Abandoning the Euro Would Devastate Greece


Aug 17, 2012

EU country dominoes

This commentary originally appeared in U.S. News & World Report on August 17, 2012.

The new Greek government continued its high-wire act this week, selling $5 billion of treasury bills while still struggling with budget cuts and a downward-spiraling economy.

Despite the 80 percent net present value "haircut" imposed in February on private-sector holders of Greek government bonds, and despite several previous rounds of austerity measures, including a 20 percent cut in private and public-sector wages, pension cuts, and tax increases, Greece is not yet raising enough revenue to meet its downsized expenditures, let alone debt service.

Preoccupied with the bigger challenge of a Spanish banking crisis, European partners who rallied (in 2010, 2011, and earlier in 2012) may have less financial capacity or political commitment to provide additional help to Greece in the months ahead. On July 22, German Vice Chancellor (and Free Democratic Party leader) Philipp Roesler said that the sense of "horror" at the prospect of Greece leaving the euro "is fading."

But if Greece cannot meet its current obligations, and remains frozen out of credit markets, would its best option be to depart the euro and establish a new currency, perhaps called the "new drachma" or continue to use the euro, as do Montenegro and Kosovo, even though it is excluded from the operations of the European Central Bank?

A forced departure from the euro, whether "orderly" or otherwise, would be devastating to Greece and its people. Real incomes and the value of financial assets would fall by as much as the new drachma's value sank against the euro and other world currencies. A drop of 30 to 50 percent seems quite possible. Inflation would surge as prices for the panoply of imported goods needed by Greece's small open economy increase apace with the devaluation (if not more to account for risk of further devaluation and financing difficulties). Throughout the economy there would be contract disputes, as domestic and foreign creditors holding euro-denominated contracts with Greek firms and individuals seek to enforce them, and debtors seek to pay in new drachma. Such disputes would clog the courts and inevitably reach the European Court of Justice (years later). Some parts of the economy would benefit: tourism, for example, and exports to the extent their domestic costs (mainly wages) fell in real terms. But even these sectors would see costs for necessary imported inputs sharply rise, limiting the benefit.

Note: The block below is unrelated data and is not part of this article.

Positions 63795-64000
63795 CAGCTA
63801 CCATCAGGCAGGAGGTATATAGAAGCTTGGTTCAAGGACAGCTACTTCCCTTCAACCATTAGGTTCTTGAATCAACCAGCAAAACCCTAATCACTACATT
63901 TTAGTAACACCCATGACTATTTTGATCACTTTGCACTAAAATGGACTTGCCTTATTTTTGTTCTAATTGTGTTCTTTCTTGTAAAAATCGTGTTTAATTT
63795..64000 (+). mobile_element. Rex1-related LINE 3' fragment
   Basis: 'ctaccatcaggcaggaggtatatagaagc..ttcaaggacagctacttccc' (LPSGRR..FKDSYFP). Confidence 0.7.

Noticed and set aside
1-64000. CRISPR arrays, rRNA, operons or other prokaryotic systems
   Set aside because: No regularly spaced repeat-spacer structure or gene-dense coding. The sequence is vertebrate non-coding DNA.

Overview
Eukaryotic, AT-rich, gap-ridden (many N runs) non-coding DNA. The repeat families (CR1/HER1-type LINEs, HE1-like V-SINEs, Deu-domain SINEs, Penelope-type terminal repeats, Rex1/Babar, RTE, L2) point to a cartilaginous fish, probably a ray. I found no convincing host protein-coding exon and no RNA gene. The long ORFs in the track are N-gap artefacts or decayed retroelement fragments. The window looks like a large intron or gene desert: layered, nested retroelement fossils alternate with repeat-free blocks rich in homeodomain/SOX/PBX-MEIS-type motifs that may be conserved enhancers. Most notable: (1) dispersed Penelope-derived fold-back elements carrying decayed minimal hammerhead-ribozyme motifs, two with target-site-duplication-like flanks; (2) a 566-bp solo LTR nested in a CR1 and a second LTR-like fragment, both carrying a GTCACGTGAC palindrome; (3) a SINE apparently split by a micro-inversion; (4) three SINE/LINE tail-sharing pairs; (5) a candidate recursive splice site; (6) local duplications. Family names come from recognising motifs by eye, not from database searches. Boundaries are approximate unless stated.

The most important "what if" associated with Greece leaving the euro would be the public policy response. Would a Greek political system, which has been unable to meet austerity requirements imposed by the European Union and the International Monetary Fund for large bailout packages, do better at reducing public expenses and raising revenues on its own? Or might Greek politicians take short-term populist measures like public-sector wage indexation (even though it would aggravate inflation and impose even more of the adjustment costs on the private sector)? What sort of monetary policy would the Greek government pursue? Would it be "accommodating" to restart growth? If so, Greek inflation would rise even faster, and foreign investors (including Greeks who have been moving assets out of the country for the last several years) may be loath to return, even to acquire devalued assets such as real estate that may look cheap.